Legislative Assembly for the ACT: 1998 Week 10 Hansard (26 November) . . Page.. 3128..
MR KAINE (continuing):
However, this is not aimed at that. That is a job for others to determine. But I believe that a person whose profession it is to mount fireworks displays should be allowed to seek a permit, like any other person that seeks to carry on an activity. Of course, that permit can be refused; but, in considering whether or not such a person should have a permit, the same considerations should be taken into account as apply to other circumstances detailed in the Bill. So my amendments are aimed at allowing such a person to seek a permit, on the basis that such activity should not be totally prohibited.
MR HARGREAVES (6.01): Mr Speaker, I rise to indicate the Labor Party's support for Mr Kaine's amendments. This amendment Bill is a really good Bill. It actually takes the responsibility for the control of flames, in times of particular danger, out of the political arena and puts it into the hands of the experts, where it belongs. I think the support this Bill will receive here will show the confidence this Assembly has in the Chief Fire Control Officer and the Fire Commissioner.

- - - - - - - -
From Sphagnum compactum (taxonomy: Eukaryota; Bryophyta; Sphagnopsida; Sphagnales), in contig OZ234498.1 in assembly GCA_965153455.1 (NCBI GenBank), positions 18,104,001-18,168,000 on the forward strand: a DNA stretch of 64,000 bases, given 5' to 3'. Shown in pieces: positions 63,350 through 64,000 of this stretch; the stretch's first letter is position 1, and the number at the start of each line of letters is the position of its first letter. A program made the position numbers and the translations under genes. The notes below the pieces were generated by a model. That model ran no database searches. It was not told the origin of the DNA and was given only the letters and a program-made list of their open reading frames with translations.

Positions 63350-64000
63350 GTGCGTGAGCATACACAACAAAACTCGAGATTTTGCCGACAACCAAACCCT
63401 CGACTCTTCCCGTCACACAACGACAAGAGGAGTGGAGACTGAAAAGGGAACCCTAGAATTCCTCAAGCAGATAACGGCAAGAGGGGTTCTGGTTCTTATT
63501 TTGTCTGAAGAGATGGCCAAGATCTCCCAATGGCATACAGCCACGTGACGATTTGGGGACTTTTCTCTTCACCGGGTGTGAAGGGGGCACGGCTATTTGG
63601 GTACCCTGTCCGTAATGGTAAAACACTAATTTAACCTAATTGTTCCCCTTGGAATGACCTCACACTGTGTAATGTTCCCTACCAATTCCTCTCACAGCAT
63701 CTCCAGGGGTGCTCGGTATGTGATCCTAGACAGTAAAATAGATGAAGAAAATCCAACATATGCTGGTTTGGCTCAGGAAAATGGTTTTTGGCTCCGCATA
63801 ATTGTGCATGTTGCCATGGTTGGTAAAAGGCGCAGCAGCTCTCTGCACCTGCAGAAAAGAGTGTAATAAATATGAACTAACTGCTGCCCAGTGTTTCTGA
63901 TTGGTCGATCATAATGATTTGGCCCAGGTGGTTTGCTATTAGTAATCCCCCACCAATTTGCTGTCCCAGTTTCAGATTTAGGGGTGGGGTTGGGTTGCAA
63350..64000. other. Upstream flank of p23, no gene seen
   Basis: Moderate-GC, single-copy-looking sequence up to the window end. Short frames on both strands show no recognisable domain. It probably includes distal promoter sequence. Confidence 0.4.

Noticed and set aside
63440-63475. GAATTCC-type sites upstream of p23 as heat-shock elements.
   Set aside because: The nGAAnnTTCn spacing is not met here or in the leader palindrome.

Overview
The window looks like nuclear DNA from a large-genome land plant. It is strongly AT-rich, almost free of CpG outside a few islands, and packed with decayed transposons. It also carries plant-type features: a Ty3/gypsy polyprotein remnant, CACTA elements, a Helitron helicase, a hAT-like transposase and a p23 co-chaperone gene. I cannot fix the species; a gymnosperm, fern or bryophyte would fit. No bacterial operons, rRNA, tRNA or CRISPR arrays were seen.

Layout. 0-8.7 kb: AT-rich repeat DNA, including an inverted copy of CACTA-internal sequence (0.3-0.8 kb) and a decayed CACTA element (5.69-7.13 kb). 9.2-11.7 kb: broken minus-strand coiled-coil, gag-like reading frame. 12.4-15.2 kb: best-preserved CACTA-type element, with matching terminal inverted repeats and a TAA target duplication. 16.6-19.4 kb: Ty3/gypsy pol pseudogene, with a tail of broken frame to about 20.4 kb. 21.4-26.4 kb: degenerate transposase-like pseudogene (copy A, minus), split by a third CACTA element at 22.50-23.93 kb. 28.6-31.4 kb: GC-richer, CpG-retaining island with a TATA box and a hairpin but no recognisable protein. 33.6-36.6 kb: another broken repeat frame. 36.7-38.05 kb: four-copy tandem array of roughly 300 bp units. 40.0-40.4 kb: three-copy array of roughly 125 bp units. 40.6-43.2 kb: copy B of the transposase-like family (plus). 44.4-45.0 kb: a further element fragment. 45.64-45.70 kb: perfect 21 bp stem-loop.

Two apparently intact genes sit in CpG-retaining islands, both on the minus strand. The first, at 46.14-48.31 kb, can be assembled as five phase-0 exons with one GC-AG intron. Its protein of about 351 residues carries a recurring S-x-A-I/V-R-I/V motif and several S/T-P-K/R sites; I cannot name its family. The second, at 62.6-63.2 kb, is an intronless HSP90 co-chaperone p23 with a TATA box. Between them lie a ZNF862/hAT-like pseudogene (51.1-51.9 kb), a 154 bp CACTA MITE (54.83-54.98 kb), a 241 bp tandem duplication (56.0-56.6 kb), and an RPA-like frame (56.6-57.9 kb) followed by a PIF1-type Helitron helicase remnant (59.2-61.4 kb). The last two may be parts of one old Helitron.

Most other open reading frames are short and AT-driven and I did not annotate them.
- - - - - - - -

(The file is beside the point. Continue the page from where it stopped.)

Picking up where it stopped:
Mr Speaker, the only hassle we have with the Bill is that it allows exemptions to be granted for such things as Carols by Candlelight and other types of open fires where it can be proven to those two officers that they do not pose a danger to life or property. To exclude a particular thing like fireworks is, in our view, in a sense, a denial of natural justice, because people do not have the opportunity to have their particular case evaluated by the experts. Mr Speaker, I am aware that the principal reason for the exclusion is to keep the cowboys out of the industry; to keep out of the industry the people who will pose, and who have a record of posing, a danger to this society. However, Mr Speaker, it seems to me also that the exclusion may very well keep out of the industry those people who are responsible, and it is a denial of justice.
I urge the Assembly to accept these amendments, with the proviso that, if other information comes to light which justifies an amendment reversing them, we give it due consideration at that time - for example, if there is consistency in the States about this particular thing or if it can be proven that the letting off of fireworks in times of extreme and total fire danger is, by the nature of the activity, a danger to life and property. So, Mr Speaker, I urge the Assembly strongly to support these amendments for the time being.
MR HUMPHRIES (Attorney-General, Minister for Justice and Community Safety and Minister Assisting the Treasurer) (6.04): Mr Speaker, the Government will only speak once, and briefly, on these amendments. The advice that I have received from the Fire Commissioner and the Chief Fire Control Officer is that there is an inherent danger in the use of fireworks which warrants an extra level of caution in their employment by the ACT; that, unlike other possible exemptions to the total fire ban provisions, the use of fireworks potentially involves the dispersal of flame, which can be a threat to the integrity of that total fire ban.